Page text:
San Diego Law Review


Doug Rendleman

Library of Congress Authority File


Document Type



This article maintains that, under defined circumstances, a judge should be able to grant an injunction that forbids the defendant’s proved defamation. It analyzes the common law of defamation, the constitutional prior restraint doctrine, the constitutional protection for defamation that stems from New York Times v. Sullivan, and injunctions and their enforcement.

In Near v. Minnesota, the Supreme Court expanded protection for expression by adding an injunction to executive licensing as a prior restraint. Although the Near court circumscribed the injunction as a prior restraint, it approved criminal sanctions and damages judgment for defamation. An injunction that forbids the defendant’s tort of defamation tests Near and prior restraint doctrine as well as New York Times v. Sullivan.

Defamation isn’t protected by the First Amendment. A prior restraint label, however, resembles a death sentence. This article maintains that such massive retaliation is overkill; it argues for a more nuanced approach that allows the judge to grant an anti-defamation injunction under limited circumstances.

Paired state supreme court decisions frame the debate. In Balboa Island Village Inn v. Lemen in 2007, the California Supreme Court approved a targeted injunction that forbids a defendant from repeating proved defamation. The Texas Supreme Court’s 2014 decision in Kinney v. Barnes rejected an anti-defamation injunction.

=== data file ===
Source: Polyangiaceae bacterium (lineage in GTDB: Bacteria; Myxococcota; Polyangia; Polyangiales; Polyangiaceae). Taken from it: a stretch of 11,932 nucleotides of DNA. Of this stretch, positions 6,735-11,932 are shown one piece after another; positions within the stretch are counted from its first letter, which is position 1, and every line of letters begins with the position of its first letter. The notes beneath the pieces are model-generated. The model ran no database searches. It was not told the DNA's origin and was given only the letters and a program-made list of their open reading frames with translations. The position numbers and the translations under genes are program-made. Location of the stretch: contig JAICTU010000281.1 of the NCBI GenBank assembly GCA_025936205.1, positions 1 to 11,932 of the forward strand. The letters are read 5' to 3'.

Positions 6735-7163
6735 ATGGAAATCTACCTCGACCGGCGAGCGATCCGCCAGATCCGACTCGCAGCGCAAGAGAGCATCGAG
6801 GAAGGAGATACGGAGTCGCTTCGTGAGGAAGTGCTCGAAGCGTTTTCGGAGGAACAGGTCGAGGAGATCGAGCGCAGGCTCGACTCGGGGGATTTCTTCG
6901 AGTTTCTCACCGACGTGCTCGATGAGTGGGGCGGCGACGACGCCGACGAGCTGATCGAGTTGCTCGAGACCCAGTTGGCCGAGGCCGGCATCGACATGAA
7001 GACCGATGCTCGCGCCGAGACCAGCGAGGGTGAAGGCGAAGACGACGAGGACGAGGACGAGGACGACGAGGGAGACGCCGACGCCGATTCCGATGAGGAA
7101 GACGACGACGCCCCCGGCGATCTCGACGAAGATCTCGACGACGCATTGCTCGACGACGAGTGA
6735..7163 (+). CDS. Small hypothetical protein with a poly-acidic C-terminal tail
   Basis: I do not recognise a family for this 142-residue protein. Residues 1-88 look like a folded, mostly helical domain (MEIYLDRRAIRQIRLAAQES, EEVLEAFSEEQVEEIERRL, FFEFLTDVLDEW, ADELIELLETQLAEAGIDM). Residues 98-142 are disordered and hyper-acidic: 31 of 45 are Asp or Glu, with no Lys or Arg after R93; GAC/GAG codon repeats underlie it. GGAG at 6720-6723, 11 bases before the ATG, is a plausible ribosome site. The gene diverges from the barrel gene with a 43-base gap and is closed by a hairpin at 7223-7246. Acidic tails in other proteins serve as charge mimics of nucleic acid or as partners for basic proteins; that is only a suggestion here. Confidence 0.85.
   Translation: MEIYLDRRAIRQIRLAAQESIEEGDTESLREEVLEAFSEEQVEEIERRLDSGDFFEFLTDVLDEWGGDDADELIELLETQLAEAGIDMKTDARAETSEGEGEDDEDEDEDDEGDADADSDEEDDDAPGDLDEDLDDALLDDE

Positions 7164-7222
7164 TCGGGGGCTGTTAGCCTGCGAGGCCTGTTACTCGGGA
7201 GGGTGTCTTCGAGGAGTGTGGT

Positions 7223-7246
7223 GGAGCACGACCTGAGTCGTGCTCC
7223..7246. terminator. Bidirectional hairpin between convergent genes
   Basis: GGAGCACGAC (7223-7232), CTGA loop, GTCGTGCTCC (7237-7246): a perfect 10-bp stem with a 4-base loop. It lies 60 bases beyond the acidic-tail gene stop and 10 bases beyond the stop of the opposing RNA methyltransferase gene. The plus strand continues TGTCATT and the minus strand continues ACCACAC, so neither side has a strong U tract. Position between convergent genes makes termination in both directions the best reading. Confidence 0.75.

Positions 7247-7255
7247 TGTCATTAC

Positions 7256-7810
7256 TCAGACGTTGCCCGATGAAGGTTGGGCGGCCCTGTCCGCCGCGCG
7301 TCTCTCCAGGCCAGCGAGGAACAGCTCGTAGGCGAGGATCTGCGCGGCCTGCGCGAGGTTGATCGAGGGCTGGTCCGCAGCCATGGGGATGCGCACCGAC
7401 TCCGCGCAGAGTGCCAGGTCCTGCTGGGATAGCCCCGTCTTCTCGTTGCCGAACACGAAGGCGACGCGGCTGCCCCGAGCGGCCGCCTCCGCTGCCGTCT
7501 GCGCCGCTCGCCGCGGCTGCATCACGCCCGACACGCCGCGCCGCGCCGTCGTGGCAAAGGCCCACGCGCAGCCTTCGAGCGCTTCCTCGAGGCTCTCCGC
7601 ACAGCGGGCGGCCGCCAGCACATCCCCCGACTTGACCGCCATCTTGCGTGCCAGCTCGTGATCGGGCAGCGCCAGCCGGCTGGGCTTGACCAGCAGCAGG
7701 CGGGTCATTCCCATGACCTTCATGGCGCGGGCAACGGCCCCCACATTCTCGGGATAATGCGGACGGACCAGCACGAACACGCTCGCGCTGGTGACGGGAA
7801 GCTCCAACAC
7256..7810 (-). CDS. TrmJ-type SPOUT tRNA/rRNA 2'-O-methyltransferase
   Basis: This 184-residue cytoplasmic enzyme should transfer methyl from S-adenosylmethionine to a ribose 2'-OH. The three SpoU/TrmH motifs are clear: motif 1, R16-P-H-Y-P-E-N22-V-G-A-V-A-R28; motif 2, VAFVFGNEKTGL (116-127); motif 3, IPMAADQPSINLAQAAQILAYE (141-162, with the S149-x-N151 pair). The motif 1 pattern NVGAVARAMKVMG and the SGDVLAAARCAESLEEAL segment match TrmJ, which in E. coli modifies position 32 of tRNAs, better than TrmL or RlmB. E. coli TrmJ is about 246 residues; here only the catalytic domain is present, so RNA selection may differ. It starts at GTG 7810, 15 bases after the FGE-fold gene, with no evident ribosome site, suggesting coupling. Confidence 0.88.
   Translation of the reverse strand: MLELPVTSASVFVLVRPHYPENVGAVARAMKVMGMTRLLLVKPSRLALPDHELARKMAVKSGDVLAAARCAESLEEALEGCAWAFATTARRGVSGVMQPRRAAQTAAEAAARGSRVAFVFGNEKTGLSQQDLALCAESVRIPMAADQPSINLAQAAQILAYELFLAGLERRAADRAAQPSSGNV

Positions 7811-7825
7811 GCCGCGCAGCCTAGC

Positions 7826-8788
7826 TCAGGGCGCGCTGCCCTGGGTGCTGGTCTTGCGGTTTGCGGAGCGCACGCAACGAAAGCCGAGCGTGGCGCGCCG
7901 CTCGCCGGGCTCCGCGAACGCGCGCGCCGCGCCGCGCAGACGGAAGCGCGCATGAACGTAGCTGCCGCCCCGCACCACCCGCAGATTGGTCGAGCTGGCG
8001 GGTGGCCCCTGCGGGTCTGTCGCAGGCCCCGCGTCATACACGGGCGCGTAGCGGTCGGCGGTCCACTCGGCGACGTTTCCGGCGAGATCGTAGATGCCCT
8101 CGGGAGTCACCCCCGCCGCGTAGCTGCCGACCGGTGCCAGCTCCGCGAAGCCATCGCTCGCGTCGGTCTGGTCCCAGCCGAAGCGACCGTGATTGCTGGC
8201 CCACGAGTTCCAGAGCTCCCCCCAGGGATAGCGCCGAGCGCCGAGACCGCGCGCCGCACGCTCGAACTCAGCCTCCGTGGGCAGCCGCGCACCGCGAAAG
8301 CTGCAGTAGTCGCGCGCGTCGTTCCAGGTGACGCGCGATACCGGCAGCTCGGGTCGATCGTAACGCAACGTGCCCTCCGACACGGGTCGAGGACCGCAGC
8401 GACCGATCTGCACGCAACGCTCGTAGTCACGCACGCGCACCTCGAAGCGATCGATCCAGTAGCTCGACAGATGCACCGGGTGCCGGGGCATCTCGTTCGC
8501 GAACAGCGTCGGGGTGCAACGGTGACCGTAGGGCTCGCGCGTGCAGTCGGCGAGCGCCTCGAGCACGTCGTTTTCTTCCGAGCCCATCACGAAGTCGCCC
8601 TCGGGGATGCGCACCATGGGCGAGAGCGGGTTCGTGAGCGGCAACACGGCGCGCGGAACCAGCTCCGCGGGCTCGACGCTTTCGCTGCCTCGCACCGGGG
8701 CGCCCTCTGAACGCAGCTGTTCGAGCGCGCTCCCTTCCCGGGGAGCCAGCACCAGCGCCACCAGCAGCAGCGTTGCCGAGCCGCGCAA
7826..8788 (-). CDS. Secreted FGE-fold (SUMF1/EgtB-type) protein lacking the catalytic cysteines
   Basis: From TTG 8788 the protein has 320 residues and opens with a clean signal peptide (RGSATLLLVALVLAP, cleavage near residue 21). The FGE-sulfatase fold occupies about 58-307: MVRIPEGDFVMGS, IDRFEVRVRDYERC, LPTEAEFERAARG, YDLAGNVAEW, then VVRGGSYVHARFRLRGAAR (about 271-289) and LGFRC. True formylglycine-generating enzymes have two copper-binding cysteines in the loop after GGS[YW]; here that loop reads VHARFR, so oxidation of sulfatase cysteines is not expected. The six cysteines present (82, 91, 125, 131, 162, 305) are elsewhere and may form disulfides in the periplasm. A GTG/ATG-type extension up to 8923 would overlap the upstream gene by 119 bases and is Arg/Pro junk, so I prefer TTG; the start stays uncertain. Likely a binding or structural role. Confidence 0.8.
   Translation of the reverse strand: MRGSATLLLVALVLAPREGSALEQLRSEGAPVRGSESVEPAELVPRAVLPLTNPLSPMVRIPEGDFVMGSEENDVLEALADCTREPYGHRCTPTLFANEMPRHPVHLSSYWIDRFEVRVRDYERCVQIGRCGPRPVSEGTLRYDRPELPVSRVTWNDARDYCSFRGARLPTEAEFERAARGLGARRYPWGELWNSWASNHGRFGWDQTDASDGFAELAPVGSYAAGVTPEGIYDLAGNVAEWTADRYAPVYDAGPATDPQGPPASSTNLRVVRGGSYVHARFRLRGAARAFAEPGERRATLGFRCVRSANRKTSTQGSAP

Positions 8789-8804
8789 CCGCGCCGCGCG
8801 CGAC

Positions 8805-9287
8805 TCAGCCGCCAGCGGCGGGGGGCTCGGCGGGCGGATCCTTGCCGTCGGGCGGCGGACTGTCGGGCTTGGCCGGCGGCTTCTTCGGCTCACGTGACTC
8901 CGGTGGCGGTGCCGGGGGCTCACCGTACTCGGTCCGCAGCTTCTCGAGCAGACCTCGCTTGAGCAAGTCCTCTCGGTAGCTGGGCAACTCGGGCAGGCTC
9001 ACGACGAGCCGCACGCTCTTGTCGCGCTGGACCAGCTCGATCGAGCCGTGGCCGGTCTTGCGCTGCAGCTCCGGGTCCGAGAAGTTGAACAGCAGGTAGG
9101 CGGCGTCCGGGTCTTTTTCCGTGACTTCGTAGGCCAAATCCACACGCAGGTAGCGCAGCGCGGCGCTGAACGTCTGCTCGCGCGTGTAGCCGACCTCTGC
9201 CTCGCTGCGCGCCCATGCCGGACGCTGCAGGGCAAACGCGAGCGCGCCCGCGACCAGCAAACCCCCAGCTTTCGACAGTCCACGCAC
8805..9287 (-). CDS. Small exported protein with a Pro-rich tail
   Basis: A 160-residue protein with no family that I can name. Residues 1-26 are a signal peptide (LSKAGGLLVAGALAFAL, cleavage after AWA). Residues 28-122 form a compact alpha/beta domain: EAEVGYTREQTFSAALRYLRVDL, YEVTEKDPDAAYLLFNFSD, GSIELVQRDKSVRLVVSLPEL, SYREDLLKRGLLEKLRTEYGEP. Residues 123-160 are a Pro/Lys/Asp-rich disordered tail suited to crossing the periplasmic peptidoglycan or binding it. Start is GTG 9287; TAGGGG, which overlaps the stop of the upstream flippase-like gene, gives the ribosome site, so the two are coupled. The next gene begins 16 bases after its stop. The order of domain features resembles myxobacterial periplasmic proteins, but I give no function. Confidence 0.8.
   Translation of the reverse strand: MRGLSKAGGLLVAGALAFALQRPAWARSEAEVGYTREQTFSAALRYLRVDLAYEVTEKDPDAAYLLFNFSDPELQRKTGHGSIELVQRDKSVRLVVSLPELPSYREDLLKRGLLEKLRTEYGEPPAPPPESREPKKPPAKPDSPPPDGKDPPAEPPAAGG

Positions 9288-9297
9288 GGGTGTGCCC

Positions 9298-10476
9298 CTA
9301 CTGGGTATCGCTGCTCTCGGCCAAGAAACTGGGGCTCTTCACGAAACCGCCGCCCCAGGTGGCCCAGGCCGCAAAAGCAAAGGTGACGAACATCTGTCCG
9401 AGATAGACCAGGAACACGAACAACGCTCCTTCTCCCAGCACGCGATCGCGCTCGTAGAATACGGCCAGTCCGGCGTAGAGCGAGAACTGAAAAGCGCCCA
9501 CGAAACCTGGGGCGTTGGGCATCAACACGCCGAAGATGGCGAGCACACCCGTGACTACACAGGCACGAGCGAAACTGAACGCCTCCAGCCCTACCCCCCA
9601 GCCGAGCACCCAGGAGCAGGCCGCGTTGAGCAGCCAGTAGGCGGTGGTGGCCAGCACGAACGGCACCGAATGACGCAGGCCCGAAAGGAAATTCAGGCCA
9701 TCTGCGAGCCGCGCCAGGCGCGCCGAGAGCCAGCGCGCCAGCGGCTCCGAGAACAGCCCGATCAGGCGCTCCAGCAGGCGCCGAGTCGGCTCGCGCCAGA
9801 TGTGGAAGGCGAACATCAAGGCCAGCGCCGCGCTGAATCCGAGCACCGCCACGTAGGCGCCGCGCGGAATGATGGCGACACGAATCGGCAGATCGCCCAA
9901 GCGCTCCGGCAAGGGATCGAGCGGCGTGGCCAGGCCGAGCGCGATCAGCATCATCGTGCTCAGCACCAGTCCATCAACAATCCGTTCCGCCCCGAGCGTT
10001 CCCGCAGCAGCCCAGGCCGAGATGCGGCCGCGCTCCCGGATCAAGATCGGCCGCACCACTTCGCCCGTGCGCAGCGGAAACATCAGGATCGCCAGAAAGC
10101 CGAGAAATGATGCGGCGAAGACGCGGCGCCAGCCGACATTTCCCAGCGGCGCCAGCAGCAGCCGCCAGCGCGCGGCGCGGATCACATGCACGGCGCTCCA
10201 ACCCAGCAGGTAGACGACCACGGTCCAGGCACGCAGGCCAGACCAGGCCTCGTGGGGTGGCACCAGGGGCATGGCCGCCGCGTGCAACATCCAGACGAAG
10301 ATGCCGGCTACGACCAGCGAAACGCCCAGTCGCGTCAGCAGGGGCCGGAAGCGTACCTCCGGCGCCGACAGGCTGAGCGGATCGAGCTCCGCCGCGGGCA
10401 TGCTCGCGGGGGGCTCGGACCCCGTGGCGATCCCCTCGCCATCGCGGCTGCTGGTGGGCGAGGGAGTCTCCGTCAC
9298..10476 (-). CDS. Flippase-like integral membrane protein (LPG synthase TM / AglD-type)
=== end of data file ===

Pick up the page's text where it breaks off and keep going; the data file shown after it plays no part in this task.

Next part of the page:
This article maintains that the anti-defamation injunction has outgrown outright bans under the prior restraint rule and the equitable Maxim that “Equity will not enjoin defamation.” It examines the New York Times v. Sullivan privileges in defamation, their tension between truth and falsity, and their limitations on compensatory and punitive damages. It tests the injunction against damages by examining Equitable doctrines: the inadequacy prerequisite-irreparable injury rule, the injunction as preventive relief, the temporary restraining order, the preliminary injunction, the injunction bond, the juryless injunction trial, the task of drafting an injunction that avoids vagueness and over-breadth, the use of motions to modify-dissolve an injunction, the declaratory judgment, and contempt, compensatory, coercive, or criminal, including the collateral bar rule. It weighs and evaluates important prior restraint scholarship, including Professor Emerson’s and Professor Blasi’s.

The administration of the prior restraint doctrine has expanded its operation beyond the policy reasons that gave it birth. This article concludes that the differences between damages and an injunction don’t warrant different treatment. Influential scholars beginning with Roscoe Pound and including more recently Professors Redish, Jeffries, Schauer, and Ardia have eroded the prior restraint doctrine’s reasoning and application.

A court may enjoin defendants’ expression that isn’t protected free speech; examples are obscenity and copyright infringement. Defamation is also a defendant’s expression that isn’t protected free speech. However, the procedure and substance of defamation must operate in light of the Sullivan Court’s defenses. The procedure leading to an anti-defamation injunction can be augmented by requiring prior notice, adversary adjudication, and narrow drafting. A properly adjudicated and drafted injunction that specifically forbids defendant’s defamation will prevent harmful defamatory torts without threatening free-speech values. This article closes by asking courts to suspend or qualify the prior restraint doctrine for defamation and to abolish the no-injunction Maxim outright.